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First biological signature of a supernova

May 10, 2013

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Researchers at the Technical University of Munich have found a radioactive iron isotope in bacteria microfossils.that they trace back to a supernova in our cosmic neighborhood.

This is the first proven biological signature of a starburst on our earth. The age determination of the deep-drill core from the Pacific Ocean showed that the supernova explosion must have occurred about 2.2 million years ago, roughly around the… read more

Rollable, foldable e-devices coming

November 2, 2012

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What if a tablet screen were a paper-thin plastic that rolled like a window shade?

University of Cincinnati researchers have now announced experiment verification that such “electrofluidic imaging film” works. The breakthrough is a white, porous film coated with a thin layer of reflective electrodes and spacers that are then subjected to unique and sophisticated fluid mechanics in order to electrically transport the colored ink and clear-oil… read more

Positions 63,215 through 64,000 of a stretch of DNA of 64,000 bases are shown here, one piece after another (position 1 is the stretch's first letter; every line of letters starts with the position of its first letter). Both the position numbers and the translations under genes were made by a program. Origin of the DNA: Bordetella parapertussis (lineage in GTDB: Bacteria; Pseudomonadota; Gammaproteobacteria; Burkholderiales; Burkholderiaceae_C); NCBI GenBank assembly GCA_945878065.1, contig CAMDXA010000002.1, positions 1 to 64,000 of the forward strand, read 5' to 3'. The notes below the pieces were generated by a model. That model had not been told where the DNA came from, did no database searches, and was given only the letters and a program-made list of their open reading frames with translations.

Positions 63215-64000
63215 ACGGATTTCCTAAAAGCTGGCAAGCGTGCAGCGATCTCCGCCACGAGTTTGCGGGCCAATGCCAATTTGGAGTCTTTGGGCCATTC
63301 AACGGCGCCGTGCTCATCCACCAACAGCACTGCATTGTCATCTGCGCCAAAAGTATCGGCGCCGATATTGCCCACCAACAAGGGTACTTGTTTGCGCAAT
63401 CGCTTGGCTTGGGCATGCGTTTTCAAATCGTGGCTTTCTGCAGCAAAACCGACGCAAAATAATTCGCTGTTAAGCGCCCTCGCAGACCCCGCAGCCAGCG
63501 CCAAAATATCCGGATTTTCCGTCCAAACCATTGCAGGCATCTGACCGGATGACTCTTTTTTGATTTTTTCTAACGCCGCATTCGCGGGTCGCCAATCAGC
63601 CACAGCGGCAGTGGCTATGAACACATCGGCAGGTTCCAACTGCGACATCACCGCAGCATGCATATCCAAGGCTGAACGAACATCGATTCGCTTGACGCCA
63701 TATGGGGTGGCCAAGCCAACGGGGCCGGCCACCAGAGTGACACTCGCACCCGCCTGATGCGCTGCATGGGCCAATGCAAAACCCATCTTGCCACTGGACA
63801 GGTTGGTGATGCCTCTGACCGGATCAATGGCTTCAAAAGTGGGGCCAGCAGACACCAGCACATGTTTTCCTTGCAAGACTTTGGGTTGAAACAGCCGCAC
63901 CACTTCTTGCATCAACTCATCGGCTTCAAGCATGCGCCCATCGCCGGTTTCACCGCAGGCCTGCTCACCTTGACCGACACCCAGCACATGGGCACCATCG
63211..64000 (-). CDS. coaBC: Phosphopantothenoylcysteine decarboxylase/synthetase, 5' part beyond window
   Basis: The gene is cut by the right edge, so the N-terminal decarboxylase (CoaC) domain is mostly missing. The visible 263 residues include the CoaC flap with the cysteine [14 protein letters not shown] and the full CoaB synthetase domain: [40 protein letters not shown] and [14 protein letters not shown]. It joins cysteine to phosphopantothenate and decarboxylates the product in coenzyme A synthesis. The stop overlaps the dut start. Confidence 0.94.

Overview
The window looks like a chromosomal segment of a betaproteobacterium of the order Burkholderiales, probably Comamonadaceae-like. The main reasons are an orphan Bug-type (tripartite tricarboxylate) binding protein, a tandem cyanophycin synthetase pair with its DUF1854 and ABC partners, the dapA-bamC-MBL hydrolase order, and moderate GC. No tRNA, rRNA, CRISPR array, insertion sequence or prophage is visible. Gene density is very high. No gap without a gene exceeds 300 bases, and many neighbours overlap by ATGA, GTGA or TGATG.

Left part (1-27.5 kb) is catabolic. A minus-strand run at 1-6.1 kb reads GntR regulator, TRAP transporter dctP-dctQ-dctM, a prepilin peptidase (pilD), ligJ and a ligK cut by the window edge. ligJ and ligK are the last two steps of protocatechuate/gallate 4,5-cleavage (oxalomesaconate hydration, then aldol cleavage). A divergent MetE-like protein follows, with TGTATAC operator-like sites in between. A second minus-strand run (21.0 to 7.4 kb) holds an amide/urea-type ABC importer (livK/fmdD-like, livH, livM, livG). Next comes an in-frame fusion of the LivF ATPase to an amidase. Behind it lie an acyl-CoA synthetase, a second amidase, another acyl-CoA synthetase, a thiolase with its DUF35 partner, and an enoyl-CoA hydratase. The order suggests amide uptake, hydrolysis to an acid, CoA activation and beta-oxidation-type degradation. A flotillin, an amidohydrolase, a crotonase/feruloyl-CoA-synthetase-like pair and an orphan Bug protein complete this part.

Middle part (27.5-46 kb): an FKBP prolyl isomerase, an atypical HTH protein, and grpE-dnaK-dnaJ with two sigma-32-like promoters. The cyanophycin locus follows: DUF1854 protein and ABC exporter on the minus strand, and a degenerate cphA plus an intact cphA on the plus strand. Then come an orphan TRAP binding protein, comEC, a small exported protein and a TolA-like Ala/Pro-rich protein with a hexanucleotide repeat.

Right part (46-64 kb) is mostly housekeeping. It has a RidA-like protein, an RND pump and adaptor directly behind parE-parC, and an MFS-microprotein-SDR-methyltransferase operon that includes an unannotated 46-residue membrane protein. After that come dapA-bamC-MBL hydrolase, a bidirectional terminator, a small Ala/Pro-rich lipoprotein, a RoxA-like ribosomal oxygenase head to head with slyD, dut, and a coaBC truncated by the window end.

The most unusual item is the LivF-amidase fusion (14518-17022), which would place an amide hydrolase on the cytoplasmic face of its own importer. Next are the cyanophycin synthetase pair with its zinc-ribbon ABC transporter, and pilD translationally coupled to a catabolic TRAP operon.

Stay cool and live longer?

Scientists have known for nearly a century that cold-blooded animals, such as worms, flies and fish all live longer in cold environments, but have not known exactly why
February 20, 2013

C. elegans nematode worm (credit: The Goldstein Lab)

Researchers at the University of Michigan Life Sciences Institute have identified a genetic program that promotes longevity of roundworms (nematodes) in cold environments — and this genetic program also exists in warm-blooded animals, including humans.

“This raises the intriguing possibility that exposure to cold air — or pharmacological stimulation of the cold-sensitive genetic program — may promote longevity in mammals,” said… read more

An information-processing approach to the origin of life

New perspective would allow for living systems instantiated in different chemical substrates --- including potentially non-organic substrates
December 17, 2012

Is life based on software and information? (Plants in the Rwenzori Mountains, Uganda; credit: Wikimedia Commons)